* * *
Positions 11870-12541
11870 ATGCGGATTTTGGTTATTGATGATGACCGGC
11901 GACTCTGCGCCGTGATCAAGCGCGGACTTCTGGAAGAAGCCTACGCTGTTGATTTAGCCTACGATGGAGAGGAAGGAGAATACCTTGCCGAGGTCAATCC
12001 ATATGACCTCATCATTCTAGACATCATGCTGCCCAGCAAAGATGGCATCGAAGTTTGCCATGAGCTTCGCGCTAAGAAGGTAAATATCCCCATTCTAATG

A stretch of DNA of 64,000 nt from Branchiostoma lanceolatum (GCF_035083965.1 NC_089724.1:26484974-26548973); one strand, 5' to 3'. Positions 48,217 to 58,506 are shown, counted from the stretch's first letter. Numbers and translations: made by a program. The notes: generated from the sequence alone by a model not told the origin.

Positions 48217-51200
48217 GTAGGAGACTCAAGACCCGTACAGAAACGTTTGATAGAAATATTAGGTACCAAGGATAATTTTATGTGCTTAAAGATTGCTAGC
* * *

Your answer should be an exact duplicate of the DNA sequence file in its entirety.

Positions 11870-12541
11870 ATGCGGATTTTGGTTATTGATGATGACCGGC
11901 GACTCTGCGCCGTGATCAAGCGCGGACTTCTGGAAGAAGCCTACGCTGTTGATTTAGCCTACGATGGAGAGGAAGGAGAATACCTTGCCGAGGTCAATCC
12001 ATATGACCTCATCATTCTAGACATCATGCTGCCCAGCAAAGATGGCATCGAAGTTTGCCATGAGCTTCGCGCTAAGAAGGTAAATATCCCCATTCTAATG

A stretch of DNA of 64,000 nt from Branchiostoma lanceolatum (GCF_035083965.1 NC_089724.1:26484974-26548973); one strand, 5' to 3'. Positions 48,217 to 58,506 are shown, counted from the stretch's first letter. Numbers and translations: made by a program. The notes: generated from the sequence alone by a model not told the origin.

Positions 48217-51200
48217 GTAGGAGACTCAAGACCCGTACAGAAACGTTTGATAGAAATATTAGGTACCAAGGATAATTTTATGTGCTTAAAGATTGCTAGC